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Dog Bite Laws – Who Pays if Someone Gets Hurt

Dogs are a fact of every day life. Chances are good you own at least one.

According to the American Pet Products Association, there were 83.3 million owned dogs in the U.S. in 2012, with 47% of all households having at least one dog. Not all dogs are good dogs, and not all dog owners are good dog owners. About 4.7 million dog bites occur each year with nearly 800,000 of them requiring medical attention, according to the American Human Society. If you or a loved one have been injured due to a dog bite, you may be able to obtain compensation from the dog’s owner or his or her insurance carrier.

Delaware Dog Bite Law

Delaware law concerning liability for harm done by dogs is fairly progressive, as far as the victim’s rights are concerned. They should also put dog owners on notice that they need to keep their dogs under control at all times. Delaware Code Section 1711 states,

The owner of a dog is liable in damages for any injury, death or loss to person or property that is caused by such dog, unless the injury, death or loss was caused to the body or property of a person who, at the time, was committing or attempting to commit a trespass or other criminal offense on the property of the owner, or was committing or attempting to commit a criminal offense against any person, or was teasing, tormenting or abusing the dog.

Unless your are committing a crime, or trying to, on the dog owner’s property, or are “teasing, tormenting or abusing the dog,” and are injured, killed or had property damaged or destroyed by the dog, the dog owner is liable for damages. This is a “strict liability” statute, which means if a certain bad thing happens (a dog bite for example), then a certain party (the owner) has a legal obligation to pay for damages.

Pennsylvania Dog Bite Law

It’s a little more complicated in Pennsylvania. The Pennsylvania dog bite law sets apart different groups of victims and treats them differently. The source of the state’s dog bite law are court decisions, the statutory “Dog Law” (3 P.S. § 459-101 through § 459-1205) and the cases interpreting that. Within the Dog Law is the Dangerous Dog Statute (3 P.S. § 459-501-A through § 459-507-A).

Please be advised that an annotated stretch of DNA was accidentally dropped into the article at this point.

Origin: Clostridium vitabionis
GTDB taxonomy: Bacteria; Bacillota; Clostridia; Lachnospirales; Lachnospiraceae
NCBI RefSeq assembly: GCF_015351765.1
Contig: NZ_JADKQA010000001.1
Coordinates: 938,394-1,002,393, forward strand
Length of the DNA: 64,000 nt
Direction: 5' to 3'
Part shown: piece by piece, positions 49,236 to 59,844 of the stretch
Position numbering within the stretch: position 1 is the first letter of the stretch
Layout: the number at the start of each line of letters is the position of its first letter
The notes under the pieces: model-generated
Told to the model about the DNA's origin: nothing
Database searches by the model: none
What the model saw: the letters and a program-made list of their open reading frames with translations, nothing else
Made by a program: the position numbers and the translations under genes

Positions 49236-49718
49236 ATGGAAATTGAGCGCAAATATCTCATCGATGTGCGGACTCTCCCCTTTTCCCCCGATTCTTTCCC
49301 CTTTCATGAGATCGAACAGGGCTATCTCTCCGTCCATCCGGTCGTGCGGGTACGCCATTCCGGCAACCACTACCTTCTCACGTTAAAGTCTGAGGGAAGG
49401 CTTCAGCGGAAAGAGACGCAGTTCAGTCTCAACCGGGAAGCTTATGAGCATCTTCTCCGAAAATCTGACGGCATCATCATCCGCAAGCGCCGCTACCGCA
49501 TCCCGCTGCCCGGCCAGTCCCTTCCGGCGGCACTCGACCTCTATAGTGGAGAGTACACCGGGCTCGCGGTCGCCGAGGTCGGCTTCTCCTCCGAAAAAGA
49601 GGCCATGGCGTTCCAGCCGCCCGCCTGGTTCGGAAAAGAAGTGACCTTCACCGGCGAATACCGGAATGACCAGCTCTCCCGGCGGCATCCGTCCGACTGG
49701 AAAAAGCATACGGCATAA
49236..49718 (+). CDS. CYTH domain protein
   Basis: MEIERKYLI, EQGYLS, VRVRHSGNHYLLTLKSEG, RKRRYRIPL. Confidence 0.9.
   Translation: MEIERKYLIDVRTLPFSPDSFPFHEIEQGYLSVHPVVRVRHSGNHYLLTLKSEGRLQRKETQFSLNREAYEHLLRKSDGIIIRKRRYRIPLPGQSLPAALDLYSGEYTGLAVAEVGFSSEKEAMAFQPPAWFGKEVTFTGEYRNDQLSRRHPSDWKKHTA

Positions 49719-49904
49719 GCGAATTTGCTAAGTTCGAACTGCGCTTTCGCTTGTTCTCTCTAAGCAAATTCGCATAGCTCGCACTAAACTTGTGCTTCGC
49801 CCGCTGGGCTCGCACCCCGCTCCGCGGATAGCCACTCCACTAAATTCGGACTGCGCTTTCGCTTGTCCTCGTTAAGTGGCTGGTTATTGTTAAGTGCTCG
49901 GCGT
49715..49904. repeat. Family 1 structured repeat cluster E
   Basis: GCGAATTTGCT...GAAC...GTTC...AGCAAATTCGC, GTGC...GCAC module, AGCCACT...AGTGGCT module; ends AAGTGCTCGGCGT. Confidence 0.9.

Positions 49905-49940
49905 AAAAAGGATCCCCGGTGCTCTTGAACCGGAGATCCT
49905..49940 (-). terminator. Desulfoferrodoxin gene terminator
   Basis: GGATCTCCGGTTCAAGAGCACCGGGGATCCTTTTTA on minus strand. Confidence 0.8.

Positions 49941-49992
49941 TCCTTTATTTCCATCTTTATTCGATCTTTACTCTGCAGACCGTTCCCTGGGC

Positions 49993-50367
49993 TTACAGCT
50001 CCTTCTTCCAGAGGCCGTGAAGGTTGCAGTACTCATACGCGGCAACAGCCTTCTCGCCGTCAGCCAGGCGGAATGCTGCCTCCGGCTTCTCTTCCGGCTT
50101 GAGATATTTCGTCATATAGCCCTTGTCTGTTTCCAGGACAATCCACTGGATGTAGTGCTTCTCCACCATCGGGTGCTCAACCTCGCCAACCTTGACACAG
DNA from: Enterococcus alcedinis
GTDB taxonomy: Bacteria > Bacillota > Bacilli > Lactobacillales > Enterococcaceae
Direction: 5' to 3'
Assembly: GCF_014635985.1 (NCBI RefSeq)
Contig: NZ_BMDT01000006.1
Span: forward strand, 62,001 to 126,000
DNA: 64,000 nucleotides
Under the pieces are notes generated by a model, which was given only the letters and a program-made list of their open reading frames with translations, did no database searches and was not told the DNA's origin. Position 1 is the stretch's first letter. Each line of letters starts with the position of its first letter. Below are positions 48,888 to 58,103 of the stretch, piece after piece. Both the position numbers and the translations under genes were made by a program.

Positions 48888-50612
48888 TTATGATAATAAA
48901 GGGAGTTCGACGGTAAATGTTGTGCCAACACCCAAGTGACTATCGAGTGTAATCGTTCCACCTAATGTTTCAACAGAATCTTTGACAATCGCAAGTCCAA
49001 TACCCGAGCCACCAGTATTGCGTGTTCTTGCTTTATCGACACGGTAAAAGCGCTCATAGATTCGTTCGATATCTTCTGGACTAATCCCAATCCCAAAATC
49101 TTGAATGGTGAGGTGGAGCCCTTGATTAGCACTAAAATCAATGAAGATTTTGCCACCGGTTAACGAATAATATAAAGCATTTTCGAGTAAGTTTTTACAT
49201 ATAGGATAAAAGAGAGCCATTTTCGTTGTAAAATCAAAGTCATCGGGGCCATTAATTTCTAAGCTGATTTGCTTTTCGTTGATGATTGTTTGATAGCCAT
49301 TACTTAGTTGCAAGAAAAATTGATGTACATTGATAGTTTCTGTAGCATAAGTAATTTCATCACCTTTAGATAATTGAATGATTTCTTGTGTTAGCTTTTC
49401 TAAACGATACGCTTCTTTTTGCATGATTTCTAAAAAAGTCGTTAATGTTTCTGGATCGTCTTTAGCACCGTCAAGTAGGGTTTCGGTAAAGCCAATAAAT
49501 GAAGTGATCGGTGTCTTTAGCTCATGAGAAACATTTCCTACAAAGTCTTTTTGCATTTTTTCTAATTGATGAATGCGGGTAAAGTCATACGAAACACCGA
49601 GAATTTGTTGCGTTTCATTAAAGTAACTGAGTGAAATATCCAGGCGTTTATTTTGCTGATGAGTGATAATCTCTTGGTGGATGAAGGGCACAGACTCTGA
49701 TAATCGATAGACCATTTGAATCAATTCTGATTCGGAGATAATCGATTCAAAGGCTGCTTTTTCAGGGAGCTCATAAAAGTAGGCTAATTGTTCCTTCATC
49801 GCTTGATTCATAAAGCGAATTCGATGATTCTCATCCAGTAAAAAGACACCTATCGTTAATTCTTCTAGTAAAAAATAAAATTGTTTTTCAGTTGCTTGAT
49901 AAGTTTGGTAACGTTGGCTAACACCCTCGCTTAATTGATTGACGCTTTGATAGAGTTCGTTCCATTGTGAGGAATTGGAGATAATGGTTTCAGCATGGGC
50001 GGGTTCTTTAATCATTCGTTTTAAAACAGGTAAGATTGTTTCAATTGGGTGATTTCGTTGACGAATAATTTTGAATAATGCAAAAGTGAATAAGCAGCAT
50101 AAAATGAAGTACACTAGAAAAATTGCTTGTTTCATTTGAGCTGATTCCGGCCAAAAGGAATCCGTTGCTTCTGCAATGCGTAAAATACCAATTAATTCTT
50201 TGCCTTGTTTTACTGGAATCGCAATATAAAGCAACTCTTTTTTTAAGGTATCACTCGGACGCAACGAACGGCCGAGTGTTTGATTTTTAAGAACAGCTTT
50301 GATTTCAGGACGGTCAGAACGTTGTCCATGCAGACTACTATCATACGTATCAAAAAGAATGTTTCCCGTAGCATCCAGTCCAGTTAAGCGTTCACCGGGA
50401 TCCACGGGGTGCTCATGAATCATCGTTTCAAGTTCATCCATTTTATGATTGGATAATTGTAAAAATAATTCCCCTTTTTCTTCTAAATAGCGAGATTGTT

The common law (court created) legal cause of action for “scienter” (prior knowledge) allows a victim to recover full compensation if the dog previously bit another person without justification or showed a tendency to do so.

If the dog hasn’t bitten before, Pennsylvania’s dog bite law offers two remedies depending on the degree of injury. A “severe injury” is “any physical injury that results in broken bones or disfiguring lacerations requiring multiple sutures or cosmetic surgery.” (The Dog Law, sec. 102.)

  • A severely injured victim can make a Dog Law claim against the dog owner for medical expenses and all other losses and legal damages. That victim must show the dog inflicted severe injury without provocation.
  • If not severely injured, the victim can make a Dog Law claim against the dog owner for medical expenses only. (Sec. 502, subdivision (b) of the Dangerous Dog Statute) The victim would have to prove the dog caused the injury, there were medical expenses as a result and the defendant owned the dog.

Contact Our Office

If you or a loved one have been injured by a dog and want to learn more about your rights and legal options, to arrange a free initial consultation, contact us online or call our office at (302) 777-1000. Evening and weekend meetings can be arranged upon request. We will come to your home or the hospital, if necessary.